Monday, May 19, 2014

How I Found the Write Path ...

It's here! The week of epic writerly advice from writers across the globe at every stage. Please join Carrie Butler and myself as we journey around the blogosphere to read what some amazing and talented writers have to say about how they found the Write Path. 

Dear New Writer,

I know how you're feeling: Fired up and bubbling over with ideas. Eager and Motivated. And maybe a little freaked out at the same time.

I welcome you to the ranks of writer-dom. 

I wish I could say it gets easier as you go, but the truth is, there are only different degrees of difficulty. But it's important that throughout all of it, you lock a way a tiny bit of that passion you're now feeling in a safe place deep inside you, because you will need to unlock it again and again to remember why you started this journey.

Let me start with the bad news:

  • There will be rejection.
  • There will be readers who don't get your work.
  • There will be missed opportunities because you can't do everything.
  • There will always be some other writer with a better book deal, more sales, faster production, etc.
  • There will be other writers who don't consider you the same caliber of writer because of your unique path.
  • There will be insecurity because you missed a typo, or ignored sage advice, or published or submitted too soon.
  • There will be days when you don't know what to write, or how to make your story work.
  • There will be days when you don't know why or how you ever thought you could be a writer and be good at it.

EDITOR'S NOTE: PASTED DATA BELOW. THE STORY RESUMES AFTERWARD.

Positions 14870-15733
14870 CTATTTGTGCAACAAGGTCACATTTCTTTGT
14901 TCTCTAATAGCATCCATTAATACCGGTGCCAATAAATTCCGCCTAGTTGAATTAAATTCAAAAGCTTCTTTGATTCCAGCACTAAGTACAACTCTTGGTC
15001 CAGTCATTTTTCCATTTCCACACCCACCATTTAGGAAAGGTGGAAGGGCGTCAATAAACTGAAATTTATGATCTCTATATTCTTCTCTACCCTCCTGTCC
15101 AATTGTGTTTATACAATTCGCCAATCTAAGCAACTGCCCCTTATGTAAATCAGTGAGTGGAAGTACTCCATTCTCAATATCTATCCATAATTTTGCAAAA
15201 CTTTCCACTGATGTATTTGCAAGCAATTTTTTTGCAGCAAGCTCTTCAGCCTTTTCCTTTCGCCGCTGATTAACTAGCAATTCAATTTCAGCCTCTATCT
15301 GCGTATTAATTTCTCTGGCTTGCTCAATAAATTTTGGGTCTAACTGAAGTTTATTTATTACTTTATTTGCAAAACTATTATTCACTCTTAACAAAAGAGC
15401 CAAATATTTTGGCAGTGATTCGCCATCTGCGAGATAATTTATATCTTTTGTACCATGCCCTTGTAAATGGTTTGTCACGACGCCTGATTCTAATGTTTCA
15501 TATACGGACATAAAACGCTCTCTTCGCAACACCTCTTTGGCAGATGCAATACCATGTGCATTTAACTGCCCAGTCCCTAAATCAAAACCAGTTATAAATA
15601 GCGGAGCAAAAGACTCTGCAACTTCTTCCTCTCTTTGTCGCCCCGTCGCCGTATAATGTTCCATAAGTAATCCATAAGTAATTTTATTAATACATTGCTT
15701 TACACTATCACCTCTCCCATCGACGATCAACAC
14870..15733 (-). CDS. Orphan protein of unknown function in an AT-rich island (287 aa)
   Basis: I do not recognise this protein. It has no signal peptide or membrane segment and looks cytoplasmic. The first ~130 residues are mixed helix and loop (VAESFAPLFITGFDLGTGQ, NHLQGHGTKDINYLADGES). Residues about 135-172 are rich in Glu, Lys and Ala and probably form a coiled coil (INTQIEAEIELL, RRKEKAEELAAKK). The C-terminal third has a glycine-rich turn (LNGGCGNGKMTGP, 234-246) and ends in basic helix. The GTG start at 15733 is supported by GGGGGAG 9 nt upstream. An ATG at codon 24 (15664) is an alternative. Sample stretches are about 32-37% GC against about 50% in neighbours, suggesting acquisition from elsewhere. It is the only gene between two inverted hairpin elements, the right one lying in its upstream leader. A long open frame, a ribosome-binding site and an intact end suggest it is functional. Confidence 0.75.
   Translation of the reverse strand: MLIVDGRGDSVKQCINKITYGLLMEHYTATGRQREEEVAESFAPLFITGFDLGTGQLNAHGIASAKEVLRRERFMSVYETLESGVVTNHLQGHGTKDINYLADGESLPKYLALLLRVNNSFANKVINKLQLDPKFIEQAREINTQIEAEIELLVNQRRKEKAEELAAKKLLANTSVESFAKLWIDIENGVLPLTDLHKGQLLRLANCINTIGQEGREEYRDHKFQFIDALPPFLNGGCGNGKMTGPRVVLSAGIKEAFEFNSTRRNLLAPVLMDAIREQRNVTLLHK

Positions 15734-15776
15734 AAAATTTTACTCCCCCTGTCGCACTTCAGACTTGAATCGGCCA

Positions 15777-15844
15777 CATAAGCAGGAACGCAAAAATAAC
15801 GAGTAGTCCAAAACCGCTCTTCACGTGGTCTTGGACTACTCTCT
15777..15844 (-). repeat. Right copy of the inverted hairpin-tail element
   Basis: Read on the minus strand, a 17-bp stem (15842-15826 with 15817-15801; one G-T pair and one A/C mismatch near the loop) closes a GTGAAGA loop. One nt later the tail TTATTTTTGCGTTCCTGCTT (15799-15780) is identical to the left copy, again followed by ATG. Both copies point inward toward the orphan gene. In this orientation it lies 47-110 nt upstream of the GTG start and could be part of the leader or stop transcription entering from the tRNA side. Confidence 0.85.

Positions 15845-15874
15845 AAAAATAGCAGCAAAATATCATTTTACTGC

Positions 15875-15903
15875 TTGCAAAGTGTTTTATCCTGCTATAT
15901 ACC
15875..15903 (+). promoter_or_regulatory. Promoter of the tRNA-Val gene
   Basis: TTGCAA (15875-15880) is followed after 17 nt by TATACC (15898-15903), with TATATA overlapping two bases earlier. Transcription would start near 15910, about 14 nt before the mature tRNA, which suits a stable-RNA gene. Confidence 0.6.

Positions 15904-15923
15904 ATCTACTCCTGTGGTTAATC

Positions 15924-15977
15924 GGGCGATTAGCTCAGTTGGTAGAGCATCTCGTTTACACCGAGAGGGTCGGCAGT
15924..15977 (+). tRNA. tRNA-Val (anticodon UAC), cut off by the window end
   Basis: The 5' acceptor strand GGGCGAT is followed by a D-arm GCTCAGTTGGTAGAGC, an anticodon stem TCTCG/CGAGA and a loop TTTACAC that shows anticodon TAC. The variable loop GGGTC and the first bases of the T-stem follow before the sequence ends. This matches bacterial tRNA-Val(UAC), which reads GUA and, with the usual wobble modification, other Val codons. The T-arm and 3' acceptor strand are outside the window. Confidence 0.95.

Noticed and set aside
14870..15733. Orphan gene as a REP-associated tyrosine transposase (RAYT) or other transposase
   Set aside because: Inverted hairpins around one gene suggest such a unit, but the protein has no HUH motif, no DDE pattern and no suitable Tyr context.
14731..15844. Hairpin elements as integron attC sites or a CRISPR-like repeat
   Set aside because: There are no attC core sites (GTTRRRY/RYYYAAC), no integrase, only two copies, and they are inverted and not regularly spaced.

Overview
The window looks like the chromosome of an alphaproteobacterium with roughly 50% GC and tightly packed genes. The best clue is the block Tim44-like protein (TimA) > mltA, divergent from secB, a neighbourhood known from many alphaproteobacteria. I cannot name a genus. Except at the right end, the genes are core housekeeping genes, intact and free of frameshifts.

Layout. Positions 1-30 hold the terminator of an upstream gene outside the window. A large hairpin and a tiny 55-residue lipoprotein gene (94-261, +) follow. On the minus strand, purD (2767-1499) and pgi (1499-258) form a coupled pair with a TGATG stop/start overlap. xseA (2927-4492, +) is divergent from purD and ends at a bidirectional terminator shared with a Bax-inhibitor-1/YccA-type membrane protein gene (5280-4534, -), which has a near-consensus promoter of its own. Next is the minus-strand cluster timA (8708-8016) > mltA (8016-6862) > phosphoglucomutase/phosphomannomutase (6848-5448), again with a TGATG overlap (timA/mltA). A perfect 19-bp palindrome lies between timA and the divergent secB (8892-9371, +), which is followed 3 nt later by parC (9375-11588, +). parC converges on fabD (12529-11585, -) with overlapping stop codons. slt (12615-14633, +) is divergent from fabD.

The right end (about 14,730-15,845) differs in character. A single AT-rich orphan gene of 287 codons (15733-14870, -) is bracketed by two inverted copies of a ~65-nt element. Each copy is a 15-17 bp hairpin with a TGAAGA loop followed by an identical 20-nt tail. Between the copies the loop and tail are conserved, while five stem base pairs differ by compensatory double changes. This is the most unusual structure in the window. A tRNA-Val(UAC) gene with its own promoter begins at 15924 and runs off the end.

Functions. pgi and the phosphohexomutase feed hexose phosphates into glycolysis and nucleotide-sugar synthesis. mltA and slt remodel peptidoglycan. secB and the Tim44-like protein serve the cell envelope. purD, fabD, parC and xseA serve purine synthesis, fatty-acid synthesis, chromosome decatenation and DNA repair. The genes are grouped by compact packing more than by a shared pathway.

• There will be days when everything feels like crap.
  • You can't, nor ever will be able to, please everyone. 

Welcome to writer-dom.

But don't run away screaming yet. Remember that little treasure chest of passion you locked away? Good, because you will be able to access it whenever you want. It's all yours. And no one can ever take that away.

It will remind you of everything good:

  • You're a creator.
  • You have unlimited access to your imagination.
  • Every word, sentence, and paragraph you slave over will make you into a brilliant writer.
  • You spun an intricate tale out of nothing. Like magic!
  • You've laughed, and cried, and got pissed off all because the characters in your head came to life--a life that YOU gave them, and now they're as real to you as your next door neighbor. Others will find them real too.
  • You can spend hours alone, creating, and never once feel lonely.
  • The feeling of accomplishment that gives your body a full rush after typing THE END is all yours. You did it yourself. 
  • Total satisfaction when a critique partner, beta reader, reviewer gets your story--and maybe even sees things you never realized before. That's because something magical and inexplicable happens when you create a piece of art--like casting paint over canvas, from blank page to finished story--each person will see something different.

The ups and downs of being a writer elude no one. So I warn you now, if your vision consists of sitting in sunshine while putting your feather plume pen to parchment, wake up and smell the coffee stains. Then, roll up your sleeves and prepare to get dirty in your own blood, sweat, and tears. And above all, remember the three Ps:


  • Never give up--because you'll never be able to tell how close you are to getting there.
  • Remember why you started writing in the first place. Always and forever. Remember it, and revisit it. Matter of fact, write it down right now and tuck it away or post it over your desk.